@KonradRudolph: Well, there is a well defined UNICODE character set. It defines every character known to man (well, there are some contentious ones, but let's ignore that for now) in a 32-bit integer value. Now, how that is encoded when it's in a filename, or as part of a string literal, etc, etc is up to the environment in which the compiler works (e.g. if I use Xemacs on Linux, there is a defined system, but that may not work the same in Windows). The degree symbol is character number 176 in the Unicode list - which is b0 in hex. –  Mats Petersson Mar 9 '13 at 15:02
    
@MatsPetersson The C++ standard does not require the exact steps, it only requires that the end result is correct. If GCC does not bother to change ° into \u00b0 in contexts in which \u00b0 would end up interpreted as ° anyway, that's okay. There is no requirement for the g++ -E output to correspond exactly to the result of translation phase 4, and in some cases, it would even be a huge problem if it did. –  hvd Mar 9 '13 at 15:03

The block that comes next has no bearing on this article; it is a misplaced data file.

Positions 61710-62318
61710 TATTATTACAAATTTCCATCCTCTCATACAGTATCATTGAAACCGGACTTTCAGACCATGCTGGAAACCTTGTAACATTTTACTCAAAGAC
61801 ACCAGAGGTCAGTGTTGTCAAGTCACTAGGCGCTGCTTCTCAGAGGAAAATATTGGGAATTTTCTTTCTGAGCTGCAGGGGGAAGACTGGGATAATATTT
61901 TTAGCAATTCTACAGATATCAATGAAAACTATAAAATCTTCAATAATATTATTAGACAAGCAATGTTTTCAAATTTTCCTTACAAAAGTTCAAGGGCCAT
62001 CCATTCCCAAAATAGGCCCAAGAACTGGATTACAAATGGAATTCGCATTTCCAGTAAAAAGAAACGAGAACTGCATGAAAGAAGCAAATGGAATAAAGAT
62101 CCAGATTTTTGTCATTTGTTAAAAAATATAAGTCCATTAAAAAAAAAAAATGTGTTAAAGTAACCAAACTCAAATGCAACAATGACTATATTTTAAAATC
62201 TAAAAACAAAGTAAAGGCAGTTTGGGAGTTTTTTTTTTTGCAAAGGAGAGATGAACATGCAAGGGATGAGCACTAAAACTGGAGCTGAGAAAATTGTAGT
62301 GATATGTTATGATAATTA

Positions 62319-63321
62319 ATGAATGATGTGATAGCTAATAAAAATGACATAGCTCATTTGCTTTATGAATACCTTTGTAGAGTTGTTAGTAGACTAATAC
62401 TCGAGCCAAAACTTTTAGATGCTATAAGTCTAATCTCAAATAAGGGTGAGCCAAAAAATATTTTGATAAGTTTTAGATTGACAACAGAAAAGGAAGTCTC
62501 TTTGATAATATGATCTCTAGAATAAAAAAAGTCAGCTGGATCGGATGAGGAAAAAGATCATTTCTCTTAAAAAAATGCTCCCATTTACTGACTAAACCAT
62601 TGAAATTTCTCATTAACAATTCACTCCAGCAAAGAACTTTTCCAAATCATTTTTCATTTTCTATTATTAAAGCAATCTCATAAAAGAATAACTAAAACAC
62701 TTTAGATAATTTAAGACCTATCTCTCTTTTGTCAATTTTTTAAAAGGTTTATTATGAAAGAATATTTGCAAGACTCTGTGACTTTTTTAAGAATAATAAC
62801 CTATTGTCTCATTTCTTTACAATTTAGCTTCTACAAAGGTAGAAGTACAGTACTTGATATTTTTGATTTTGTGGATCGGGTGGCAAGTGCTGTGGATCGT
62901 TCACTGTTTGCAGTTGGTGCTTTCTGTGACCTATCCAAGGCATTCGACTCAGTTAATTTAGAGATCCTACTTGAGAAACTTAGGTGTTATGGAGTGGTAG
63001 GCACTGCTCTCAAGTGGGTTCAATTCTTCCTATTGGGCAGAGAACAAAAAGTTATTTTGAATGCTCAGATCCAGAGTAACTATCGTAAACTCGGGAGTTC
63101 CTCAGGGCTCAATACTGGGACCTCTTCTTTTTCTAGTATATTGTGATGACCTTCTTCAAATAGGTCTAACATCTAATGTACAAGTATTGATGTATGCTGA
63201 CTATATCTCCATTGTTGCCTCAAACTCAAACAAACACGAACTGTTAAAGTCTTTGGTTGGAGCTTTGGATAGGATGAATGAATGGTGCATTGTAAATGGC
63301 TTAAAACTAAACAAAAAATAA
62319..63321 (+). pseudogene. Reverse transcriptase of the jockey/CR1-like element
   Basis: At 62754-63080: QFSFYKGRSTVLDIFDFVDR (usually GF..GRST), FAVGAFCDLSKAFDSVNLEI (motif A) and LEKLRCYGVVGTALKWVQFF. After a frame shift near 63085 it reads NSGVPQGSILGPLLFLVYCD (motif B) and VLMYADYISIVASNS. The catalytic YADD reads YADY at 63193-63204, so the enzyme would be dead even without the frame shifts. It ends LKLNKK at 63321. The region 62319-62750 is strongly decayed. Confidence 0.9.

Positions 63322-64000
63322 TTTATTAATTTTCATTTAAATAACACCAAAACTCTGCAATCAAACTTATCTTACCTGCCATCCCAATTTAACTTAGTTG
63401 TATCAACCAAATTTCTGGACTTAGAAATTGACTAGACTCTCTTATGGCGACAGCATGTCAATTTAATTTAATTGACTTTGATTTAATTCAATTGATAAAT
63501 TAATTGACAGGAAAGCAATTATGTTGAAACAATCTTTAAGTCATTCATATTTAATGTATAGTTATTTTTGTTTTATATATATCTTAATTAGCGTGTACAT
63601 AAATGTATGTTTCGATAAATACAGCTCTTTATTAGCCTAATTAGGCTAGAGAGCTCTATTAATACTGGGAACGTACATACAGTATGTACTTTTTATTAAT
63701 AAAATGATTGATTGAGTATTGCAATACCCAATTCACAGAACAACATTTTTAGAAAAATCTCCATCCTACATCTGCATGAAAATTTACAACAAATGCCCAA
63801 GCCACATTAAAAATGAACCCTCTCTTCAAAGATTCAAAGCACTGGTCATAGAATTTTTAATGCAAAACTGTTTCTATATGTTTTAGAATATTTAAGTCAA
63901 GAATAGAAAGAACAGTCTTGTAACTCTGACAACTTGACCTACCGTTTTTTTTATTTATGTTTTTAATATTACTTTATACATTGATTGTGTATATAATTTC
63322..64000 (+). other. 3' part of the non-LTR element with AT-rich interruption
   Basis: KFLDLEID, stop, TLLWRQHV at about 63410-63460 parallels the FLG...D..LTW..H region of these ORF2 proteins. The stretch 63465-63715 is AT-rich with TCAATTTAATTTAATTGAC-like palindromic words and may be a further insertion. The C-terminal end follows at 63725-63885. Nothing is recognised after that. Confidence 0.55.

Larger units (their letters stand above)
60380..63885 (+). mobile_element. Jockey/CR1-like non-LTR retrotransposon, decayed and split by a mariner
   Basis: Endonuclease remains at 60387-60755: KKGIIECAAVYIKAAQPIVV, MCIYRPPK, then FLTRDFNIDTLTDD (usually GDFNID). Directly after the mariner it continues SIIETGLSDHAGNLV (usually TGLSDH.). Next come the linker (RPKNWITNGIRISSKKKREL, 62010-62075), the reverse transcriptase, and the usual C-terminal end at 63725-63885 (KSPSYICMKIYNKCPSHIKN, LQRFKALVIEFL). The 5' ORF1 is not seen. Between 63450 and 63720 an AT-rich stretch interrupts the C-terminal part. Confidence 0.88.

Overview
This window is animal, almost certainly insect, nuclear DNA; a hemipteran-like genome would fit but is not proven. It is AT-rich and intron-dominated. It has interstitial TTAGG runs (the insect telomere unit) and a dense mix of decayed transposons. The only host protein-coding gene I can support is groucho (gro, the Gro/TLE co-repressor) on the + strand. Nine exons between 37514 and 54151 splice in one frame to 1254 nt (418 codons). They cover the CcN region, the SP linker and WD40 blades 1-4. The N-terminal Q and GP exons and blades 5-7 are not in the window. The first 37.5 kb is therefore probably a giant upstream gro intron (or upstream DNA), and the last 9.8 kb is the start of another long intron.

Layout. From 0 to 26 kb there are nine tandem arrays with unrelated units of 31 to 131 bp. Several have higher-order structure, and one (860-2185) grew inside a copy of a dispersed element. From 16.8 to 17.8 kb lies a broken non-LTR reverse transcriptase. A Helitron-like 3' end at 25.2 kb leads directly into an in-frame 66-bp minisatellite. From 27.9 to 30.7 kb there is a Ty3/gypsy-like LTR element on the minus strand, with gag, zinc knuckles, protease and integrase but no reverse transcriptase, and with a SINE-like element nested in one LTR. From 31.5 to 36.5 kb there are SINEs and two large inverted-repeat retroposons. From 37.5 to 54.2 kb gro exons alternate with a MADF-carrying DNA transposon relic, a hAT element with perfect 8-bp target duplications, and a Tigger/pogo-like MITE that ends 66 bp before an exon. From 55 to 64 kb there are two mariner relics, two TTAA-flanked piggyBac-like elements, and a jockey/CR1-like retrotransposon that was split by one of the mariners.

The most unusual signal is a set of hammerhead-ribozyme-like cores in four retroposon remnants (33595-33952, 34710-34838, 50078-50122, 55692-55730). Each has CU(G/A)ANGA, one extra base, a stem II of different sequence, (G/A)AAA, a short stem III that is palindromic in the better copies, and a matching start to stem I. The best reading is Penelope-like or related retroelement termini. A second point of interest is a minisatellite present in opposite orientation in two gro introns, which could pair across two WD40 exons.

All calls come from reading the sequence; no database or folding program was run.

But I don't get how to obtain this NNNN or NNNNNNNN. So this is my question: how to do conversion?

The mapping is implementation-defined (e.g. §2.3 footnote 14). For instance if I save the following file as Latin-1:

#include <iostream>

int main() {
    std::cout << "Hallö\n";
}

And compile it with g++ on OS X, I get the following output after running it:

Hell�

… but if I had saved it as UTF-8 I would have gotten this:

Hellö

Because GCC assumes UTF-8 as the input encoding on my system.

Other compilers may perform different mappings.